In this experiment, we evaluated the effect of DXR, A. oncocalyx and onco A on in vitro maturation (IVM) of porcine COCs and subsequent embryo development (Figure 1). Immediately after oocyte recovery, COCs in vitro maturated in four treatments: I) TCM-199+ alone (control), or supplemented with II) 0.3 (g/mL DXR; III) 1.2 (g/mL A. oncocalyx or IV) 1 (g/mL onco A. After IVM, oocyte chromatin configuration and viability were assessed. Moreover, in vitro fertilization (IVF) was performed and 18 hours post insemination (hpi) we assess fertilization parameters, and finally, after 7 (168 hpi) days we evaluated embryo development.

Experiment 2: Effect of A. oncocalyx and onco A on the in vitro culture of porcine embryos.

COCs were submitted to IVM and IVF as described for experiment 1 (control group), then, zygotes were randomly allocated into four treatments for in vitro embryo culture (IVC): I) NCSU-23 alone (control) or supplemented with II) 0.3 (g/mL DXR; III) 1.2 (g/mL A. oncocalyx or IV) 1 (g/mL onco A. The presumptive zygotes were cultured for 18 hpi to assess fertilization parameters, and for 7 days (168 hpi) to evaluate embryo development (Figure 1).

Figure 1: Experimental design and endpoints of experiment 1 and 2. Abbreviations: In vitro maturation (IVM), in vitro fertilization (IVF), in vitro embryo culture (IVC), hours post insemination (hpi).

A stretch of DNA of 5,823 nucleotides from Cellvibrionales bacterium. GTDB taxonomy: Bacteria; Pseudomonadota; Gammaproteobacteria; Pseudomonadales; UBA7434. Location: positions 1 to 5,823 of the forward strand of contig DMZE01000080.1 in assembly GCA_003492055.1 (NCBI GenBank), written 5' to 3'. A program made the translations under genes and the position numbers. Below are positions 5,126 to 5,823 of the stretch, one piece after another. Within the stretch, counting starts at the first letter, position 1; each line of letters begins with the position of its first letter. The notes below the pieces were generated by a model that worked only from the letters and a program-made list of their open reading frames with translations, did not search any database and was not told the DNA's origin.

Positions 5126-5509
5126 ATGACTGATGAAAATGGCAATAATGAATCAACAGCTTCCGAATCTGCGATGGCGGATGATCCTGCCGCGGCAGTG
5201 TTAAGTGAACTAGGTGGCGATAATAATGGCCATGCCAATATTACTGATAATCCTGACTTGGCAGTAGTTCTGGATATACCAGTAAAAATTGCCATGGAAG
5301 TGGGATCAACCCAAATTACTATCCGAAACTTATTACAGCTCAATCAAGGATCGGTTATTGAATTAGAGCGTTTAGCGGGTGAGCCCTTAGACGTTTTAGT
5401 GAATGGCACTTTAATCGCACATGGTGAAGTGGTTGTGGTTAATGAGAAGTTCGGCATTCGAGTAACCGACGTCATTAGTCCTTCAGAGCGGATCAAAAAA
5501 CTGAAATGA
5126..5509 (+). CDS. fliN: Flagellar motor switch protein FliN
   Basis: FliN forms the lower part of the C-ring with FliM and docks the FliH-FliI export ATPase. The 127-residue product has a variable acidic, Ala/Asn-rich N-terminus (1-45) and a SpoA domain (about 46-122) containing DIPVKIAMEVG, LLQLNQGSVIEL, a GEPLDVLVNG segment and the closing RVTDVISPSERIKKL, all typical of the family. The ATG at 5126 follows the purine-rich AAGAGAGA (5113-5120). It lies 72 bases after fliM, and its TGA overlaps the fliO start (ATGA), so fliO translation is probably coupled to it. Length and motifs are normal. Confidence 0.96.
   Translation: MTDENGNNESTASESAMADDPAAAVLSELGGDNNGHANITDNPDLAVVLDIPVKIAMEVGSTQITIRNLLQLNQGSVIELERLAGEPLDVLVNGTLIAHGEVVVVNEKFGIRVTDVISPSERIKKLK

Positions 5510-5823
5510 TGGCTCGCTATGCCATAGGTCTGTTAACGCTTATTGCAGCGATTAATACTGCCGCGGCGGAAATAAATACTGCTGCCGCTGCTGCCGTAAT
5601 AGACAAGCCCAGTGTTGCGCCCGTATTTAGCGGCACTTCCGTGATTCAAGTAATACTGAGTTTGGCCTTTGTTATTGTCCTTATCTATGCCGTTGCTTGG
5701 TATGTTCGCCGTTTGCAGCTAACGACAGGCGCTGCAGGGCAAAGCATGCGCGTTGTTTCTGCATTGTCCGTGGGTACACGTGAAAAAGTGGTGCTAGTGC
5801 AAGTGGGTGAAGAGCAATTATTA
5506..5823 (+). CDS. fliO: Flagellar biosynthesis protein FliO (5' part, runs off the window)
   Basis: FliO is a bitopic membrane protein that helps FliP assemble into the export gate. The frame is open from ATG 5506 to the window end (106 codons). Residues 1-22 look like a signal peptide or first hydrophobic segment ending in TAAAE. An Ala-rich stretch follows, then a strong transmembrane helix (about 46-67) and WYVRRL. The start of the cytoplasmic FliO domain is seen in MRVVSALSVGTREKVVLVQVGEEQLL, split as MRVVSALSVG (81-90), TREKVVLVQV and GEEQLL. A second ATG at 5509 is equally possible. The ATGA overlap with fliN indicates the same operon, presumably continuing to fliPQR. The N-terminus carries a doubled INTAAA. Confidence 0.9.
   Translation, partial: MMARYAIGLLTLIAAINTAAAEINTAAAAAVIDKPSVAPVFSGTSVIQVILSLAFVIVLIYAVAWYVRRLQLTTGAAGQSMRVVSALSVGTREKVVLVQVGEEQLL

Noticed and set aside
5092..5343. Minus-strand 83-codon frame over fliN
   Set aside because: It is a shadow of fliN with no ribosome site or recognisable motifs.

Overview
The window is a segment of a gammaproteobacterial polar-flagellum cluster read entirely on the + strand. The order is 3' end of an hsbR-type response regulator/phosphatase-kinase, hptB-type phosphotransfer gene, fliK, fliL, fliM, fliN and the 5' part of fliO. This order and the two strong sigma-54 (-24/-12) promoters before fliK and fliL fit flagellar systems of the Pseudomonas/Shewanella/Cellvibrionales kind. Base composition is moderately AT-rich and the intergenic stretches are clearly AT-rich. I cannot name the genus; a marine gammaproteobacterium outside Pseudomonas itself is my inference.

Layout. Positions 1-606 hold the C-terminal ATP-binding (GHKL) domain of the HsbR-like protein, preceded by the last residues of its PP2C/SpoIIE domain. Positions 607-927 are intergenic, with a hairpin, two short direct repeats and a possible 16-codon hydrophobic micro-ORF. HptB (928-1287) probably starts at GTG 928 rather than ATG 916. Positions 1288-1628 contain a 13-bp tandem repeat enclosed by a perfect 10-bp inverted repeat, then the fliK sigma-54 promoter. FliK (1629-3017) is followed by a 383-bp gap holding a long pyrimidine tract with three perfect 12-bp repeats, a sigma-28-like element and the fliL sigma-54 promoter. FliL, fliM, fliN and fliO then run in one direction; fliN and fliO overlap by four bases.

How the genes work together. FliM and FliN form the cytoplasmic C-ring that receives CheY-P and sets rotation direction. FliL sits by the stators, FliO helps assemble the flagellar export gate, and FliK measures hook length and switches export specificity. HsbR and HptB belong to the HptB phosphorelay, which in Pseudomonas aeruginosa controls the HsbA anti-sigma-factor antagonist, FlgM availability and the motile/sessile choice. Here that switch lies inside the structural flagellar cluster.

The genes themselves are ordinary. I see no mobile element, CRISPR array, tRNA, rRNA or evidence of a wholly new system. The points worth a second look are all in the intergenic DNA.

2.4. Oocyte collection and IVM

Ovaries were obtained from prepuberal gilts at a local slaughterhouse and transported in 0.9% NaCl containing 70 µg/mL kanamycin, at 33°C within 1 h. In the laboratory, COCs were aspirated from medium-sized follicles (3 to 6 mm in diameter) using an 18-gauge needle connected to a 10-mL disposable syringe. Oocytes with a compact cumulus mass and a dark, evenly granulated cytoplasm were washed three times in maturation medium, and 50-60 oocytes were transferred into each well of a 4-well multidish (Nunc, Roskilde, Denmark) containing 500-µL of maturation medium supplemented with 10 IU/mL pregnant mare's serum gonadotropin and 10 IU/mL human chorionic gonadotropin for 20-22 h. The oocytes were then incubated for another 20-22 h in maturation medium without hormones. Oocyte maturation was carried out under mineral oil at 39ºC in a humidified atmosphere of 5% CO2 in air. After maturation, COCs were mechanically denuded 15).